It is tax season and several employees you know are excited to receive a refund check in the mail from the Internal Revenue Service. If you’re excited about receiving a refund check, just like they are, you probably never took a finance course and have not learned the in and outs of income taxes. Receiving a refund is a way for you to lose money. The government has withheld money from your paychecks and held that money for a year without paying you any interest. It’s like giving someone an interest-free loan. Thus, your money sat in the government’s hand and lost value for all that time. You can prevent this from happening to you by taking the right courses.
7. World Geography
I admit that Geography is a boring subject. The department of education does not mandarte world geography to be taught in schools. Many students who come out of high school do not know much outside of the scope of their state or the surrounding areas. If you asked someone down south what is the capital of Canada, most of them would not be able to tell you this.
A report by the National Assessment of Educational Progress found only about one-fourth of American students are proficient in geography. Twenty-one percent of fourth grade students, 27% of eighth graders and just 20% of 12th grade students performed at or above the proficient level on the 2010 geography assessment, according to Reuters.
8. Creative Writing
Succeeding as an entrepreneur requires that you be able to express yourself and your ideas. Whether it involves pitching an idea to an investor, writing a press release, or composing a business plan, entrepreneurs need to communicate both orally and in written English language. More often than not, this communication is done in writing. Basic composition and grammar skills can do wonders for your ability to convey your ideas and your mindset.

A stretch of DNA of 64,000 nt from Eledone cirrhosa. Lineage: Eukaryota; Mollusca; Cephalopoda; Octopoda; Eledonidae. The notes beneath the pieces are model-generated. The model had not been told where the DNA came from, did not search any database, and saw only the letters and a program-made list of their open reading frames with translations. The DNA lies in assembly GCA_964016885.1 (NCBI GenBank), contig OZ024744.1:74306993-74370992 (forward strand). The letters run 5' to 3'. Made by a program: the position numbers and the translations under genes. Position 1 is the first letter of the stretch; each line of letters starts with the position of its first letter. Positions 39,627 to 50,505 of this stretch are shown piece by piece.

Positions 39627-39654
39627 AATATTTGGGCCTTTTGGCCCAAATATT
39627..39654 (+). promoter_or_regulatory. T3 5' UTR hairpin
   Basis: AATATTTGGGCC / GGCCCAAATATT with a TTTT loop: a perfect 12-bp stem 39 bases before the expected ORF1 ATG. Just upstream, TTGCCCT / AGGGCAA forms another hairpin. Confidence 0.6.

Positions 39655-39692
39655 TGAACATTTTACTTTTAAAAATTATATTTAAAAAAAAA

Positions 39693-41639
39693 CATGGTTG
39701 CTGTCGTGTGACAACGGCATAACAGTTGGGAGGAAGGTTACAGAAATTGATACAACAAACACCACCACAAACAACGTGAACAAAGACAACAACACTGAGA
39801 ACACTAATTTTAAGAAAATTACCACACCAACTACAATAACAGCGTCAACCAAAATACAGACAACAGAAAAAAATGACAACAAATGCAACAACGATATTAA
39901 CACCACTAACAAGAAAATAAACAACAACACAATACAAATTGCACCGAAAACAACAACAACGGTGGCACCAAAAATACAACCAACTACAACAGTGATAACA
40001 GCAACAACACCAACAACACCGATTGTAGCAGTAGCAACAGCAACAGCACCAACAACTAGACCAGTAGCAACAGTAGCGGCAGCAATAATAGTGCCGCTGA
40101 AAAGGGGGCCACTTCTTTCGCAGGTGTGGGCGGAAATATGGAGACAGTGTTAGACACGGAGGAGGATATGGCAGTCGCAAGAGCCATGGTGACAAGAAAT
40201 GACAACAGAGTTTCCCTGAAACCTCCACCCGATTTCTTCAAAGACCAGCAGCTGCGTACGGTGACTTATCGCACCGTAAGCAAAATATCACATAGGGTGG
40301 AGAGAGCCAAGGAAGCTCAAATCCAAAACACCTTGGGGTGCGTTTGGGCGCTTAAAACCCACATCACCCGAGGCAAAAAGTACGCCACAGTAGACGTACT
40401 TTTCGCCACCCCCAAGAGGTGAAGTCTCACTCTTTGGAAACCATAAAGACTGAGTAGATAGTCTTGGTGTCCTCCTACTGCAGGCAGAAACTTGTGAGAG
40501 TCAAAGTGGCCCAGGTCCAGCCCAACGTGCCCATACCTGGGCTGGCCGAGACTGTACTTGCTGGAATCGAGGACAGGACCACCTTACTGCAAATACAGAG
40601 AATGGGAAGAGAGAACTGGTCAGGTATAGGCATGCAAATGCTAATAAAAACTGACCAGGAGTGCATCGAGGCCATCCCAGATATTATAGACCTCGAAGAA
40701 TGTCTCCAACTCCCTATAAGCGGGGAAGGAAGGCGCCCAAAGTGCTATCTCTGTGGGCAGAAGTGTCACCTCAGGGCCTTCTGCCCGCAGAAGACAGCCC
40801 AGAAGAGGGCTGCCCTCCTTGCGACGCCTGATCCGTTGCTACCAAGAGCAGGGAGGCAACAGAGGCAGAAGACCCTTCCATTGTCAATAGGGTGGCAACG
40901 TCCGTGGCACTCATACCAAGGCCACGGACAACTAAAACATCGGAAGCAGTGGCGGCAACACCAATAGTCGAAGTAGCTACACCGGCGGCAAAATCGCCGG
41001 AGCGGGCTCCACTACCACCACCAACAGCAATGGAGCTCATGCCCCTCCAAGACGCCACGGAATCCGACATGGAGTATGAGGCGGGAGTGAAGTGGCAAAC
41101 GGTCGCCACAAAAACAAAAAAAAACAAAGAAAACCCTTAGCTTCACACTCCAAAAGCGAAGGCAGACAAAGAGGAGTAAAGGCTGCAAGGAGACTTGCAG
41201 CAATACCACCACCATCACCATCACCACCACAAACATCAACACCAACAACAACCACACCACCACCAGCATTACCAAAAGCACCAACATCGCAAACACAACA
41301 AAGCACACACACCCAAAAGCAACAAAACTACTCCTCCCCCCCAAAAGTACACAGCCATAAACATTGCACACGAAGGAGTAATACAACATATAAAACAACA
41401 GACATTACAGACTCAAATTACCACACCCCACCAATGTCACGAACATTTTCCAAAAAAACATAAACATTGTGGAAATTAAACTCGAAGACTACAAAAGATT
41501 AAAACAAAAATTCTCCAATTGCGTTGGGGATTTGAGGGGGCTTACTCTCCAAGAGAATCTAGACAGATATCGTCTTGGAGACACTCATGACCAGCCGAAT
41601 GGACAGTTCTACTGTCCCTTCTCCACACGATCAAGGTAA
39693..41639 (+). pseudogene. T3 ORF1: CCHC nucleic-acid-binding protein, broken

Anyone and just about everyone can benefit from a course on parenting – including guys. Mostly women take these courses, but guys could spruce up on some life skills and this course will teach it all .
History should be studied because it is important for individuals and to society. There are many ways to discuss the real functions of the subject—as there are many different historical talents and many different paths to historical meaning.
In essence, history helps us understand people and society and how they interact. In the first place, history offers a storehouse of information about how people and societies behave. Understanding the way of people and societies operate is not an easy task, though a number of disciplines make the attempt. An exclusive reliance on current data would needlessly handicap our efforts. How can we evaluate war if the nation is at peace—unless we use historical materials? How can we understand genius, the influence of technological innovation, or the role that beliefs play in shaping family life, if we don’t use what we know about experiences in the past? Some social scientists attempt to formulate assumptions and theories about human behavior.